Posted August 31, 2012 at 4:28 PM (Answer #10)

dislike 0 like

I see nothing wrong with potential civil liability. As with any case, the burden of proof rests with the Plaintiff, here are some notes;

 

The majority of states allow for recovery when the defendant knew (or should have known) (foreseeability; my term) the customer was intoxicated. Some states have attempted to address this problem through more exacting tests. Missouri's recently revised dram shop law requires proof that the party demonstrates "significantly uncoordinated physical action or significant physical dysfunction." In Texas, a patron must be so obviously intoxicated that he presents a clear danger to himself and others.

On the other hand, in Massachusetts, the state's highest court has held that a bar could be sued where a patron exhibiting "drunk, loud and vulgar" behavior was determined to be "visibly intoxicated," Cimino v. The Milford Keg, Inc., 385 Mass. 323 (1981). In Cimino, evidence showed that the intoxicated patron had been served six or more White Russians by the Milford Keg bar. The patron left the bar, arriving at another bar about fifteen minutes later "totally drunk," holding a White Russian. The next bar that he went to refused to serve him. Shortly thereafter, the intoxicated patron lost control of his car, drove on a sidewalk, and killed a pedestrian.

 

The law has always held a presumption that conduct which enables another's injury may/can be Tortious in and of itself.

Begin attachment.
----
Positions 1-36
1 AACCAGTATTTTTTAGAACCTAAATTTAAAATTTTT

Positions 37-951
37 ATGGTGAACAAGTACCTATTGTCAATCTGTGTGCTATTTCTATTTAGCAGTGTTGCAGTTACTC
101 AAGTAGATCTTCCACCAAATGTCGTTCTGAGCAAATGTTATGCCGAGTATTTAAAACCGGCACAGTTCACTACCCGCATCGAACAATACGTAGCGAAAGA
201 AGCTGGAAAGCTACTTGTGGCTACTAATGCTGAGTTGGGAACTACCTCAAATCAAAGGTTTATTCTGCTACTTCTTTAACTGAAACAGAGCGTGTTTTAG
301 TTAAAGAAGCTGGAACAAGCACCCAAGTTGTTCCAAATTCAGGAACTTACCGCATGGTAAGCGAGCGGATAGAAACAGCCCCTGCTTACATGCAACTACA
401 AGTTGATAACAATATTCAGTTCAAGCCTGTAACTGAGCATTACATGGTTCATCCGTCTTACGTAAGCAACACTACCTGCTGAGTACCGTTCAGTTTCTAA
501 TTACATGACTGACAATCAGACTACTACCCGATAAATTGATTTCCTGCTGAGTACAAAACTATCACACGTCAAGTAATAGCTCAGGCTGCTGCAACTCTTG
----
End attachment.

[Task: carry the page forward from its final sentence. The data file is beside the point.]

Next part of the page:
http://en.wikipedia.org/wiki/Dram_shop

user profile pic

K.P.L. Hardison | College Teacher | eNotes Employee

Posted October 7, 2012 at 10:51 PM (Answer #11)

dislike 0 like

In a very real sense, this question is already answered by legislated morality (again, we can, must and do legislate morality). At least in the US, bars have legal responsibility to limit drinks to prevent excessive drunkenness, as has been pointed by others. Obviously, legally, bar keepers do have legal and moral responsibility for their side of the coin in the joint action of alcohol consumption. To my mind, this is just and right. And while we may not hold supermarkets responsible for obesity, we can and sometimes do hold them legally and financially responsible if mislabeling on in-store product results in a life threatening anaphylactic reaction. No one would contest the eater's right in this case to hold the store responsible because: there were US laws in place to safeguard the eater and the store failed to adhere to and follow that (those) laws and uphold their end of the social contract in a joint action. There is much more to this question than "If I choose to drink, I am prepared to take full and unmitigated responsibility for what comes of it." No one would condone such an attitude in the hypothetical case of the anaphylactic reaction (by definition potentially fatal), yet we are prepared to condone it, legal strictures notwithstanding, because alcohol carries connotations of vice and addiction.

user profile pic

cookie-gurl | Student, Grade 9 | eNoter

Posted October 15, 2012 at 9:54 PM (Answer #12)

dislike 0 like

no because its not there fault if the person is an idiot. yes they sold them the drink but thats how they make money.

Join to answer this question

Join a community of thousands of dedicated teachers and students.

Join eNotes